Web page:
The state argues that conditions of confinement claims are not cognizable on habeas corpus. By conditions of confinement claims, we mean claimed denials of rights after sentence is imposed and while the person is in custody. Petitioner did not address this argument, but this court has received excellent assistance on petitioner's behalf from both the State Public Defender and Legal Assistance to Institutionalized Persons Program (LAIP), University of Wisconsin Law School, who filed amicus curiae briefs. 4

The question of whether a challenge to conditions of confinement is cognizable on habeas corpus is one aspect of the more general question of whether the court of appeals erred in dismissing this petition because the facts alleged in it did not appear to fit neatly within the remedy which the petitioner selected. We will first discuss the general question.

Prisoners ask trial and appellate courts to address or remedy a broad range of claims, from constitutional, statutory, and administrative rule violations to tort claims, contract claims, and family matters. As we noted previously, pro se petitions are often difficult to decipher. Before considering the prisoner's request on its merits, the court must determine what facts are alleged, how the claim might be categorized by legal title, and what relief the petitioner seeks. It is not always easy to answer these preliminary questions from the documents the prisoner submits. Both amicus briefs underscore the need for a system to identify the nature of the issues raised and relief sought by prisoners in pro se petitions, as well as for flexibility in processing those papers determined to raise nonfrivolous conditions of confinement issues. 5 This court and others have wrestled with the problem of developing an efficient system to screen and evaluate pro se petitions. See Report of the Wisconsin Supreme Court Committee on Pro Se Prisoner Petitions (June 1980); Office of State Public Defender v. Circuit Court for Dodge Co., 104 Wis.2d 579, 312 N.W.2d 767 (1981).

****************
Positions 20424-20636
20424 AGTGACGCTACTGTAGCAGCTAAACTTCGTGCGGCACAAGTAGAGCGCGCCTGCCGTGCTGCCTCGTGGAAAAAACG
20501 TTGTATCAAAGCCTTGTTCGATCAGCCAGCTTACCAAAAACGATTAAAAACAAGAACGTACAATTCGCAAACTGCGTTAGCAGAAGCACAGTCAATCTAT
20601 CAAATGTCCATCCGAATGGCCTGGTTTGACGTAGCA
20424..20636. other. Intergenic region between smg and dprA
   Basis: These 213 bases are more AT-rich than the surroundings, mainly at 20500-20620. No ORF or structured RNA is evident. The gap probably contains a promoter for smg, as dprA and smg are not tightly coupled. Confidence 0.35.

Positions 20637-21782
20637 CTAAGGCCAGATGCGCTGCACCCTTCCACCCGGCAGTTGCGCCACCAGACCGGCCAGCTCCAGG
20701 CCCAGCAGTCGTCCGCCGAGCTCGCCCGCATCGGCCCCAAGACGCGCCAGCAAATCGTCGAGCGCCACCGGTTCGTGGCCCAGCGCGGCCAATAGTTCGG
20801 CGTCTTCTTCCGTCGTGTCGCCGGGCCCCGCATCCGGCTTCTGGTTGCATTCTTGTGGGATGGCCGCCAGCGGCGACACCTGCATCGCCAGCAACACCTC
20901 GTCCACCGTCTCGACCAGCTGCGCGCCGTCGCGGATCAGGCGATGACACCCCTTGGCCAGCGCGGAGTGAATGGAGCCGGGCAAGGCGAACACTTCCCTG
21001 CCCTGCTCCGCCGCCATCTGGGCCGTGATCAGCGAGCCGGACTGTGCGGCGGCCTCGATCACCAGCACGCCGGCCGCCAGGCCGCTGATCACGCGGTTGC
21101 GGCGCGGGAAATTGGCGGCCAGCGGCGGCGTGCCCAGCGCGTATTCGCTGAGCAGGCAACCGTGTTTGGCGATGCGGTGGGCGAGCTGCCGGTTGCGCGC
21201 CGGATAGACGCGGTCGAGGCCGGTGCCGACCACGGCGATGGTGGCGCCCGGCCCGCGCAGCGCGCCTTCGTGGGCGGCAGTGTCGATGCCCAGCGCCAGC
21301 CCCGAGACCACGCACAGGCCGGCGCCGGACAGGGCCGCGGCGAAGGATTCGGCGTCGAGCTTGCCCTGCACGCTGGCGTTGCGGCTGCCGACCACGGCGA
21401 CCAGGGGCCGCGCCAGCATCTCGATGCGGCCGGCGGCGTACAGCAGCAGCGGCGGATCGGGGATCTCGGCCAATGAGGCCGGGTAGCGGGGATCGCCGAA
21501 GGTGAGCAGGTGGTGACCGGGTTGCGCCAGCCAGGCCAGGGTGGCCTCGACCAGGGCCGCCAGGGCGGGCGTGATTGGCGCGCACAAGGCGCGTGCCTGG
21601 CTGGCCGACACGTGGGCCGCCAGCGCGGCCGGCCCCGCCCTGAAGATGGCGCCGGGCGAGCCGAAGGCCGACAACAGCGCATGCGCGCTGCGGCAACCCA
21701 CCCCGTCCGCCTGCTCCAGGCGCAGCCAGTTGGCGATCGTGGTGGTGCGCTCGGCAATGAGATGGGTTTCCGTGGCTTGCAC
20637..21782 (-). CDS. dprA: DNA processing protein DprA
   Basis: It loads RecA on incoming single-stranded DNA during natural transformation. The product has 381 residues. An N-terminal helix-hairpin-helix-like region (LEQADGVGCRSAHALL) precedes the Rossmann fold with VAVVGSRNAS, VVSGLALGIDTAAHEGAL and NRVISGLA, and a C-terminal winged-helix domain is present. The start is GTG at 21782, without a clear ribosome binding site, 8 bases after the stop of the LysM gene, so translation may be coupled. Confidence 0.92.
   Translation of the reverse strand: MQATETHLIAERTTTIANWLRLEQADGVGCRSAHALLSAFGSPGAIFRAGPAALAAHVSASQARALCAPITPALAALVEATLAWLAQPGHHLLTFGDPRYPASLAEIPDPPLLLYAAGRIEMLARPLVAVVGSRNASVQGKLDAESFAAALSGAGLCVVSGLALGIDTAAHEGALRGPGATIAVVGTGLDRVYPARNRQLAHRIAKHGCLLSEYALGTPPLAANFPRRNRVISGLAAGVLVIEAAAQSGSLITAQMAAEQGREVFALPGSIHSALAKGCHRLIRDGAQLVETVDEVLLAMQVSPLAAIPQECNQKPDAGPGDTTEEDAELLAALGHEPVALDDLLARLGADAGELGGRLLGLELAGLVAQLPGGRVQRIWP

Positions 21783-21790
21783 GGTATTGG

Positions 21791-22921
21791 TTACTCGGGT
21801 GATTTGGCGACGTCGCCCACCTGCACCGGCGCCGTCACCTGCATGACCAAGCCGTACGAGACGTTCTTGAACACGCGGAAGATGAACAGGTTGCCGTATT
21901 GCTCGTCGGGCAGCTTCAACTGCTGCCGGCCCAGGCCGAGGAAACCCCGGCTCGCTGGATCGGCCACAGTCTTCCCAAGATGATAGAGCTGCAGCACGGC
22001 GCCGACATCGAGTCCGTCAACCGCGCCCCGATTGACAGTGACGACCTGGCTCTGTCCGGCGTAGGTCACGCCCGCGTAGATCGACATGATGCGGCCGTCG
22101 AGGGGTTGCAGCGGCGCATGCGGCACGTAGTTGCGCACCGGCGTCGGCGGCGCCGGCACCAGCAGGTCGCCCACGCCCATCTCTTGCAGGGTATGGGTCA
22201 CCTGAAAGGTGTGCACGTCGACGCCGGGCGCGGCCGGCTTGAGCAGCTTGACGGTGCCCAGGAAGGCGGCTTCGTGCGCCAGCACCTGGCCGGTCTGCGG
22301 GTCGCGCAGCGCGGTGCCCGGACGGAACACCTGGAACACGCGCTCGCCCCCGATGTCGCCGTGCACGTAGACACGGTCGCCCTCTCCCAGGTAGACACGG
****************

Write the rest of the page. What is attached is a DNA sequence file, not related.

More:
Although this court's efforts have not resulted in adoption of rules prescribing procedures that circuit courts should follow in handling prisoners' pro se complaints, this court has set forth some guidelines for considering these complaints. We have long adhered to the view that pro se prisoner complaints, whether offered in petition or any other form, including letters to judges, must be construed liberally to determine if the complaint states any facts giving rise to a cause of action. In State ex rel. Terry v. Traeger, 60 Wis.2d 490, 497, 211 N.W.2d 4 (1973), we explained the necessity for construing pro se complaints liberally to do substantial justice:

"We recognize that the confinement of the prisoner and the necessary reasonable regulations of the prison, in addition to the fact that many prisoners are unlettered and most are indigent, make it difficult for a prisoner to obtain legal assistance or to know and observe jurisdictional and procedural requirements in submitting his grievances to a court. Accordingly, we must follow a liberal policy in judging the sufficiency of pro se complaints filed by unlettered and indigent prisoners."